This podcast is about process–and the discipline needed to write and publish. It is an excerpt from my book, Women Voice and Writing.
Discipline. This is that aphorism: “It doesn’t matter how good you are, it’s how bad you want it.”
Joan Hiatt Harlow taught elementary children a course she designed called “The writing game.” I asked her if she could identify potential writers in young children:
The most creative people are not the most productive because they may not have that drive to produce. They are not builders. Talent is one thing and the drive to express it is another.
Someone may have talent and great ideas, but give up or not work on it. Someone else may not have as much talent, but work at it more and perfect it.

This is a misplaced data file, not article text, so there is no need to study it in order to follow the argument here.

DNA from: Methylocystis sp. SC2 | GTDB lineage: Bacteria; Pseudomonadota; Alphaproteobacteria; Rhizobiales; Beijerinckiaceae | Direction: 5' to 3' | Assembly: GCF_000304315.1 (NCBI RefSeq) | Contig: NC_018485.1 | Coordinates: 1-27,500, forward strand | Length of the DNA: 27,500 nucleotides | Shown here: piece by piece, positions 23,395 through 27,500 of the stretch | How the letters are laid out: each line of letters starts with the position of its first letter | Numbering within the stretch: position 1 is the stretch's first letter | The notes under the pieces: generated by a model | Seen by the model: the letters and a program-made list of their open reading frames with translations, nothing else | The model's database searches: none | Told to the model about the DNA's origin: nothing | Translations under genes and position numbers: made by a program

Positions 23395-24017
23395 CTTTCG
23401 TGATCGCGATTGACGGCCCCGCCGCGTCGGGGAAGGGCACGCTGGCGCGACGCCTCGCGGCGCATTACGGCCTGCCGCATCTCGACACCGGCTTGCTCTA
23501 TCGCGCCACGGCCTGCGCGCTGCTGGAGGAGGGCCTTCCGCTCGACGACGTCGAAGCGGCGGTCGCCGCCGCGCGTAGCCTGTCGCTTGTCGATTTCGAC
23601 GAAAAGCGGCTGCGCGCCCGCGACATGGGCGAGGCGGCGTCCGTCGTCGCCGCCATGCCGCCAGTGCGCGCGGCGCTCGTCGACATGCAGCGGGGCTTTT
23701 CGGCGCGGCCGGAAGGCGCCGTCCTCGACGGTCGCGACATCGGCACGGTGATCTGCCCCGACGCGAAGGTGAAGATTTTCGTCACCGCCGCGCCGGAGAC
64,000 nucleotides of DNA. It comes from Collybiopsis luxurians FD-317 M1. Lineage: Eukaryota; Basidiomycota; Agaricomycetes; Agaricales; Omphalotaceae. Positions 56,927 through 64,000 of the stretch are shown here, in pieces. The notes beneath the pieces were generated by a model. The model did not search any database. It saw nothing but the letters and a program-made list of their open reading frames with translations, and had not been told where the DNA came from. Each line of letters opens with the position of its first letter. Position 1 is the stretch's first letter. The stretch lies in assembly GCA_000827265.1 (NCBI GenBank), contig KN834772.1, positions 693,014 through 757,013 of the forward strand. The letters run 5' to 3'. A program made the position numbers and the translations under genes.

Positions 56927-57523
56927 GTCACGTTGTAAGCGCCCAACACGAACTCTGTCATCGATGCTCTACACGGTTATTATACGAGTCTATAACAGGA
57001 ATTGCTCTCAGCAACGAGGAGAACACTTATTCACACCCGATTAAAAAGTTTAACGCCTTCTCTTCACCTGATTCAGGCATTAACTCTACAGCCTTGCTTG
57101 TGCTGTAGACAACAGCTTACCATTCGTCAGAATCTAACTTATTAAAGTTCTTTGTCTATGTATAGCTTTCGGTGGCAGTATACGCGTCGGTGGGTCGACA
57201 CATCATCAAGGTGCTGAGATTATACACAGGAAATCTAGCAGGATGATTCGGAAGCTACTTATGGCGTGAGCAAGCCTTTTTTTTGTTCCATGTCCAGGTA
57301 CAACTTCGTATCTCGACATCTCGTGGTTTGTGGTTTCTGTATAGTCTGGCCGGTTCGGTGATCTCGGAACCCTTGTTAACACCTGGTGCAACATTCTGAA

The drive allows one to succeed.
Dorothea Brande advises writing every day, even just 300 words. In her words from her 1934 book, Becoming a Writer, this commitment is a “debt of honor.” Like brushing your teeth, it must become non- negotiable, so that eventually you no longer doubt if you can write a page a day, you just do it. And the words and pages mount up.
This is the feel-the-burn part. Caroline Bird said to me, “Suppose you have 27 hours in a day. God has given everyone else 24, but you have 27 for now. What will you do with those extra three hours? What do you really want to do?”
I answered, “I’d take a walk in the woods every morning with my dogs, and then I’d write. I’d write everything in my head, and then I’d go out and research, fill it up some more, and write some more.”
She replied, “You’re not going to get those extra three hours a day. You have to make them.”